> And there are no errors in my apache 2.2 logs (linux based system)
    > And also, my client is IE6 on windows and its not blocking cookies.
    > I watch the cookies dir under Documents and settings and the cookie
    > never shows up, although i can see cookies arrive from other places
    > like google.
    > Can someone straighten me out here?
    > Thanks
    > Eric
    >


    Just a thought. If you don't provide an expiration date, you may be
    setting a session cookie. Session cookies don't get written to disk,
    they are kept in memory so they go away at the end of the session.

    HTH,
    Jim
     
    Jim Hayter, Dec 20, 2005
    #3
  4. Eric

    Eric Guest

    Rob McAninch wrote:

    > Eric>:
    >> I'm playing around with cookies mostly as a learning experience.

    >
    >> <body>
    >> <!--#exec-cgi="/cgi-bin/setcookie.cgi" -->
    >> </body>
    >>
    >> The cgi just writes
    >> "Set-Cookie: hello=its_me" to stdout
    >> My question is:
    >> is this correct?

    >
    > Not as an SSI. At the point the cgi is executed the content-type
    > header has already been sent to the browser, too late for the
    > set-cookie header. You could still use JavaScript at this point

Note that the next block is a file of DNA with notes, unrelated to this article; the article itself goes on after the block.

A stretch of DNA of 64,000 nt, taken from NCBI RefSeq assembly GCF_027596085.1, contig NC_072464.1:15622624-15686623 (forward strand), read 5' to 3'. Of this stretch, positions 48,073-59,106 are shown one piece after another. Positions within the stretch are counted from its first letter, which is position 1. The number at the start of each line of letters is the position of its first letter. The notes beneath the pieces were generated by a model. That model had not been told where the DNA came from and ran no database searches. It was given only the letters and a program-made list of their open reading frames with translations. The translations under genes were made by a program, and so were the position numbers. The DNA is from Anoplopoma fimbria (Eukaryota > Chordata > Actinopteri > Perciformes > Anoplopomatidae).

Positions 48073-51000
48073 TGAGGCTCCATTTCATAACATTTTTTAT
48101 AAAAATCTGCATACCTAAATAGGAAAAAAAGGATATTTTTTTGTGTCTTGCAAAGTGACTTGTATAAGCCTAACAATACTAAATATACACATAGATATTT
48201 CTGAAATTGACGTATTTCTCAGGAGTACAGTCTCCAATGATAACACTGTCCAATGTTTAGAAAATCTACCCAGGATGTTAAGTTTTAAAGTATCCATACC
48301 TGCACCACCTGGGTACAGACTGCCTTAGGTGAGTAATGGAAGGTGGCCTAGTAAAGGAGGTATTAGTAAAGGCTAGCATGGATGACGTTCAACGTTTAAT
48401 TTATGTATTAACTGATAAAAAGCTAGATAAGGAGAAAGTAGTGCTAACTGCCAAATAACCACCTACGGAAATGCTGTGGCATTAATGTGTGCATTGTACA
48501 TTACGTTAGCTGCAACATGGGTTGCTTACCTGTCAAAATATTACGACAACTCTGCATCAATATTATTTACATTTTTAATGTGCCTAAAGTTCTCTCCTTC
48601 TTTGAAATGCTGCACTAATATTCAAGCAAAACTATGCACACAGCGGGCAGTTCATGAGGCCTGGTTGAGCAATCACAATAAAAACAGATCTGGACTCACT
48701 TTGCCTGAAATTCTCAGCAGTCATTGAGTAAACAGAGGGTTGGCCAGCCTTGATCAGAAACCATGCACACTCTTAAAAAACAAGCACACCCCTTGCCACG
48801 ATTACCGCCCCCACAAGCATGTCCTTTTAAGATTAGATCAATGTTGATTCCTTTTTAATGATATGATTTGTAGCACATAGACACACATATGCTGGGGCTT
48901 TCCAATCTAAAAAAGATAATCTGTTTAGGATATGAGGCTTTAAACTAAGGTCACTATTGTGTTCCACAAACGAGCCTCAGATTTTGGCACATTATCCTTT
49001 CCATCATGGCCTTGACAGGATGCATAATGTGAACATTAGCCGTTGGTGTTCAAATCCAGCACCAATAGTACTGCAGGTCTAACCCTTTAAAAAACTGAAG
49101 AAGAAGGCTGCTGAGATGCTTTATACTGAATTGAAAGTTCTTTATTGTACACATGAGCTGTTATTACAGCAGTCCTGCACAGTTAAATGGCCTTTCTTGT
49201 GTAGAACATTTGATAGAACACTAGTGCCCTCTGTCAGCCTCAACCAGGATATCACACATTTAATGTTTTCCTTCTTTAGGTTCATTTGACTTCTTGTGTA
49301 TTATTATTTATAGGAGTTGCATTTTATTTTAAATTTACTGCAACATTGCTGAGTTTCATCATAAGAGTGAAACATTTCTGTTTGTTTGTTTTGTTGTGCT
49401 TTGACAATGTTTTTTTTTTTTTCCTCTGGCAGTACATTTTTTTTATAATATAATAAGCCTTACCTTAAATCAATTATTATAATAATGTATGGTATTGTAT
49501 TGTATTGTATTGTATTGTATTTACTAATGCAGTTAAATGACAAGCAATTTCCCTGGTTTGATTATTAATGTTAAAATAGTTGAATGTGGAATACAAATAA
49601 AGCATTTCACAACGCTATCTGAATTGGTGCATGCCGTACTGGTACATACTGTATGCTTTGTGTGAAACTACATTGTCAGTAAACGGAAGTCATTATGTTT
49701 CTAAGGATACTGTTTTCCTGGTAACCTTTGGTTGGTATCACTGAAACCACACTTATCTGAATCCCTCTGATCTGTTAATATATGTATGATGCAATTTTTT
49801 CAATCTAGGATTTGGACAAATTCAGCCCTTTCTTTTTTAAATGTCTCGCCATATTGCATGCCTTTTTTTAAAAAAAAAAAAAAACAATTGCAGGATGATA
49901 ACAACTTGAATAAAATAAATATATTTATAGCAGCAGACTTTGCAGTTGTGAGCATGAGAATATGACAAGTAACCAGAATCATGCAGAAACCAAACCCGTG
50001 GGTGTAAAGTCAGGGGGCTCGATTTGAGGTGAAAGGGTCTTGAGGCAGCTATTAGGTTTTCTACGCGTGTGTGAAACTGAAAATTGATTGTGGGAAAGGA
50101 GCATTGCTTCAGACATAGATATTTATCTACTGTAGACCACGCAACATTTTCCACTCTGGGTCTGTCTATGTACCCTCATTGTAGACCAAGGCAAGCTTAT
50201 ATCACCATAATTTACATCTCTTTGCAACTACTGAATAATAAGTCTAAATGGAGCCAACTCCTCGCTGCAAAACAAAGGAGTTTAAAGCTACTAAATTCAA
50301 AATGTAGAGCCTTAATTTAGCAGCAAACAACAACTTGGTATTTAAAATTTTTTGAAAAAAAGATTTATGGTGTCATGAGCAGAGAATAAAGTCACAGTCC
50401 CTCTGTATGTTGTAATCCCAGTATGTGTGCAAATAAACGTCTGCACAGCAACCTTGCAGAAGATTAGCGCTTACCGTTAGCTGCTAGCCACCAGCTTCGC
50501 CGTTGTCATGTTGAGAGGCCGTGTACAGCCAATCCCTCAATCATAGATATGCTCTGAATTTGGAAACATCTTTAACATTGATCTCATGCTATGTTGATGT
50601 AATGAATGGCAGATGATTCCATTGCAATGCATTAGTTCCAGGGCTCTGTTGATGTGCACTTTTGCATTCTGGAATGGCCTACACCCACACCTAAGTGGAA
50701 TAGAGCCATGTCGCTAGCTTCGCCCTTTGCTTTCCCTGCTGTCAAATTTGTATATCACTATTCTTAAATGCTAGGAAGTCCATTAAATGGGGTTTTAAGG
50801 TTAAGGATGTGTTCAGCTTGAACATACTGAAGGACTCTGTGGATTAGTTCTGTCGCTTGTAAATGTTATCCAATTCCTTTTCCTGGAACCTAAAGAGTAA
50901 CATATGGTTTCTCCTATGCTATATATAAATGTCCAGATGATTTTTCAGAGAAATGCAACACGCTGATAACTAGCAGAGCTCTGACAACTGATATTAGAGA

> though (of course JS is now required to be enabled on the client
    > browser).
    >
    > If you're entire page is created in CGI then just send out the
    > cookie header before the content-type.
    >
    >

    Is there another way to do this with cgi?
    Eric
     
    Eric, Dec 20, 2005
    #4
  5. Eric

    Eric Guest

    Jim Hayter wrote:

    > Eric wrote:
    >> I'm playing around with cookies mostly as a learning experience.
    >> I cant seem to get an html page to set a cookie. I'm a bit confused
    >> about headers , which to send first etc.
    >> Here's my strategy
    >> ....
    >> <body>
    >> <!--#exec-cgi="/cgi-bin/setcookie.cgi" -->
    >> </body>
    >>
    >> The cgi just writes
    >> "Set-Cookie: hello=its_me" to stdout
    >> My question is:
    >> is this correct?
    >>
    >> int main(void) {
    >> printf("Set-Cookie: hello=its_me\n");
    >> printf("Content-type: text/html\n\n");
    >> return 0;
    >> }
    >>
    >> Because i dont see a cookie show up on disk on the client side.
    >> And there are no errors in my apache 2.2 logs (linux based system)
    >> And also, my client is IE6 on windows and its not blocking cookies.
    >> I watch the cookies dir under Documents and settings and the cookie
    >> never shows up, although i can see cookies arrive from other places
    >> like google.
    >> Can someone straighten me out here?
    >> Thanks
    >> Eric
    >>

    >